House: Oberstar, Walz, Bachmann ahead early
Published 9:38 pm Tuesday, November 2, 2010
MINNEAPOLIS (AP) — Three Minnesota U.S. House members seen as most vulnerable were leading in early election returns Tuesday, while four incumbents were easily re-elected.
Republican Rep. Michele Bachmann had a comfortable lead over Democrat Tarryl Clark in the Twin Cities-and-St. Cloud-area 6th District. Democratic Reps. Jim Oberstar in northeastern Minnesota and Tim Walz in southern Minnesota both had early leads over their Republican opponents, Chip Cravaack in Oberstar’s 8th District and Randy Demmer in Walz’s 1st District.
Four incumbents were easily re-elected: Democratic Reps. Betty McCollum in St. Paul and Keith Ellison in Minneapolis, and Republican Reps. Erik Paulsen and John Kline, both from the Twin Cities suburbs.
The Bachmann-Clark race, which included Independence Party candidate Bob Anderson, is this year’s most expensive House race nationwide.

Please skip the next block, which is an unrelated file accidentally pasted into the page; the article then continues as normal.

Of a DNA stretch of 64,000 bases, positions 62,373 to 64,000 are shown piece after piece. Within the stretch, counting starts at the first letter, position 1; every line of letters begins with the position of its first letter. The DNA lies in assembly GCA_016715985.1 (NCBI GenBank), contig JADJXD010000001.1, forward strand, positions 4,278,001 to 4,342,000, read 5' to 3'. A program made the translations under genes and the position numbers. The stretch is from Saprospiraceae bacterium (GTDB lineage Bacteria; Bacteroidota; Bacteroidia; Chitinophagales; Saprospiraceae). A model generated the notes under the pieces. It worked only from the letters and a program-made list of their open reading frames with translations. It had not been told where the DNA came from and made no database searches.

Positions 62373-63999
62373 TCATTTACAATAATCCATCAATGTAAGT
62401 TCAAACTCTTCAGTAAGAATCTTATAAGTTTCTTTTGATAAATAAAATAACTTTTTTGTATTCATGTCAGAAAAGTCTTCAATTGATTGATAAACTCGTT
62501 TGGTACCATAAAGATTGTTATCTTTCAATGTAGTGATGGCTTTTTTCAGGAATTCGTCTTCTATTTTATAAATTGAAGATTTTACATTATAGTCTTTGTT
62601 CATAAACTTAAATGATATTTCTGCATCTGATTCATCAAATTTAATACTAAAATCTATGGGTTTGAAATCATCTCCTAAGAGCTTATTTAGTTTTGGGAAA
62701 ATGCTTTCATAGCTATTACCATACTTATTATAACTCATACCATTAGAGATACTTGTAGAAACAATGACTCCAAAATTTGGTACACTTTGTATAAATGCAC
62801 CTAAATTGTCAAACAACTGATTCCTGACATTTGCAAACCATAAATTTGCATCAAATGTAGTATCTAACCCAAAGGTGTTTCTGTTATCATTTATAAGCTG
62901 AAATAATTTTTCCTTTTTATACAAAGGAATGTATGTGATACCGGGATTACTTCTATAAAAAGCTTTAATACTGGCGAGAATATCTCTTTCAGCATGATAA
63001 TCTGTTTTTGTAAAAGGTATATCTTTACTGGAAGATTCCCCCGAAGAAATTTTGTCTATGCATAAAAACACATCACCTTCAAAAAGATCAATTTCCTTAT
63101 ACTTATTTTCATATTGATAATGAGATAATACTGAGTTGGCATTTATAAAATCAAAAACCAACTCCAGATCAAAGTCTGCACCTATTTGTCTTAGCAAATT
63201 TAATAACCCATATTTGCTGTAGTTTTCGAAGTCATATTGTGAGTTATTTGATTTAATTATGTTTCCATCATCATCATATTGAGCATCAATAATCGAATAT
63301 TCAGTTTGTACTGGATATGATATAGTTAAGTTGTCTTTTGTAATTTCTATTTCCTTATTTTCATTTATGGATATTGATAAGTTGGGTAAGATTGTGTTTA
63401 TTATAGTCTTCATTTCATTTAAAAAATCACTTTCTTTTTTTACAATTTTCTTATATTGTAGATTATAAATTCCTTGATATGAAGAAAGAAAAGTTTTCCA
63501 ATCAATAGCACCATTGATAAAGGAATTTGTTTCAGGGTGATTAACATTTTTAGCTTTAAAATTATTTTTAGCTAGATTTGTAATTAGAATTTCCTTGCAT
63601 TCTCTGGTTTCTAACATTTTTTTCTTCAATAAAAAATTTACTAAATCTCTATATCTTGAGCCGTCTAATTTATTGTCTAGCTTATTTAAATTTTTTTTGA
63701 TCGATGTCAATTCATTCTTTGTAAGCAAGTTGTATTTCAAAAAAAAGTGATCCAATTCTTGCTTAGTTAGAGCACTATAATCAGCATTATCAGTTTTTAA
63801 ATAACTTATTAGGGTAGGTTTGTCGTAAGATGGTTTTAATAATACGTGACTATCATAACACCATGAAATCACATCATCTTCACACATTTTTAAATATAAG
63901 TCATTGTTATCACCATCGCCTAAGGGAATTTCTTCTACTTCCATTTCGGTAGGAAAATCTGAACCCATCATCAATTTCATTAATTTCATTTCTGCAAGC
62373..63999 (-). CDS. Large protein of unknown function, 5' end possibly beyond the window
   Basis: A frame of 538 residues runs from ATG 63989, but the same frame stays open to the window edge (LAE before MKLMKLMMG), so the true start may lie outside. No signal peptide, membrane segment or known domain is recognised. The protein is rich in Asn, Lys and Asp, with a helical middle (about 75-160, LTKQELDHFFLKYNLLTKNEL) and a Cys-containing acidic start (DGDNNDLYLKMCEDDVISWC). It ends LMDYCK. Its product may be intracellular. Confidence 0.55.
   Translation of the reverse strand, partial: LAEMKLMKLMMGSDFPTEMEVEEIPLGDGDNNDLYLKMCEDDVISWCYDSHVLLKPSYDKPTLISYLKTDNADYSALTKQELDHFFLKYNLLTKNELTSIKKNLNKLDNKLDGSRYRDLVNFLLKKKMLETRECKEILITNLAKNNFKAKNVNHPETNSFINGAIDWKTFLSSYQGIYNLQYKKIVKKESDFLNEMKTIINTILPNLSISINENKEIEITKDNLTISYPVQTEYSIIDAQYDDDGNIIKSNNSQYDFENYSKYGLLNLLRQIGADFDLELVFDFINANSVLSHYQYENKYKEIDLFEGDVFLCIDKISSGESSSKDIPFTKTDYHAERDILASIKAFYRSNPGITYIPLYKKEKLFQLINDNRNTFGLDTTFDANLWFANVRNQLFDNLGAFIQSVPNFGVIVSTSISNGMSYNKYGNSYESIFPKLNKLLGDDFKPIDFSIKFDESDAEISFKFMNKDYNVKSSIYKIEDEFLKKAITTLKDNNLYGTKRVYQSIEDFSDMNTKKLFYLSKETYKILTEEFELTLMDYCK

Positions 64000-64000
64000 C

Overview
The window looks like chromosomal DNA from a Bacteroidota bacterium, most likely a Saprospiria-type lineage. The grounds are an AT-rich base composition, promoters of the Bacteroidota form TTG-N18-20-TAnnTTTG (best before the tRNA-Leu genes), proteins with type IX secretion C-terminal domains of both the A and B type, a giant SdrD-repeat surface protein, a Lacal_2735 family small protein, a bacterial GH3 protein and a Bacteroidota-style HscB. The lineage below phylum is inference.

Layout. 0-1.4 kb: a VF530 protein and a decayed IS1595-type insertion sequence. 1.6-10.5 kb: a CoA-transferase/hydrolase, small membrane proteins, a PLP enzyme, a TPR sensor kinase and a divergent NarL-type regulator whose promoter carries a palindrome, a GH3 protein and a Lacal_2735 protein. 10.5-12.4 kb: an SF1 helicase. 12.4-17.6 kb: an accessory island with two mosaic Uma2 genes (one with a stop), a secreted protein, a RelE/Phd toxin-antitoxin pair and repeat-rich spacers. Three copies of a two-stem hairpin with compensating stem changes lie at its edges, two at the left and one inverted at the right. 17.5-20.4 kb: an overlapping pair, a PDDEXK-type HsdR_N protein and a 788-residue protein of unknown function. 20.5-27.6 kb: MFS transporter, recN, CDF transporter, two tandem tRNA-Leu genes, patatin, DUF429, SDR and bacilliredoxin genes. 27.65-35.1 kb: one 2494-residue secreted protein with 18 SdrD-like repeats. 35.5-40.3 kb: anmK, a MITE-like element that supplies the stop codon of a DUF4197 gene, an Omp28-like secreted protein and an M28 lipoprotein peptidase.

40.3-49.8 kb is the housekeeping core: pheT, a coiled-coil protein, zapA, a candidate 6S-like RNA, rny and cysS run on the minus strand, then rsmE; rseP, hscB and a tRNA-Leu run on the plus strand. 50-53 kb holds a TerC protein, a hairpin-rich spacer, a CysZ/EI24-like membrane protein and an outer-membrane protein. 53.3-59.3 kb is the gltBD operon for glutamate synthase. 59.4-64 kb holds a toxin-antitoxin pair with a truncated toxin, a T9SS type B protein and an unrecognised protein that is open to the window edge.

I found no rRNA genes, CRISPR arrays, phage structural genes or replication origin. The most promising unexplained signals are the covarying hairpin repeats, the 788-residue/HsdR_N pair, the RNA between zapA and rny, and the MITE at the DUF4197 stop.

In the suburb of Afton, east of St. Paul, 24-year-old unemployed security consultant Danielle Gagner said she would have voted for anyone who ran against Bachmann.
“With her record, I’m very disappointed in her,” Gagner said. “She blows my mind. I feel like she has a lot of Palin-isms. She seems to me to be very ignorant.”
Bachmann and Clark raised more than $15 million between them, most by Bachmann, a tea party favorite who cultivated a national base in part through frequent appearances on national cable shows. Clark tried to turn that to an advantage by attacking Bachmann as more concerned with her ambition than her constituents.
But Josh Kinsky, a 24-year-old salesman, said he thought Clark ran the more negative race. He said he’s concerned about government spending and deficits and found Bachmann the better choice on those issues.
“She only has so much she can work with,” Kinsky said.
In northeastern Minnesota, Democrat Oberstar has never gotten less than 59 percent of the vote, and had a long history of bringing largesse to the district even before he became House transportation chairman. But Cravaack built momentum by portraying Oberstar as out of touch with the district and complicit in federal overspending.
Walz’s district is a swing district with a recent history of turning out incumbents. Walz rode to office on a Democratic wave in 2006 by ousting a 12-year Republican incumbent. Now Demmer is trying to sweep the 1st District back into GOP hands.
Northwest Minnesota Democrat Collin Peterson was also favored for re-election.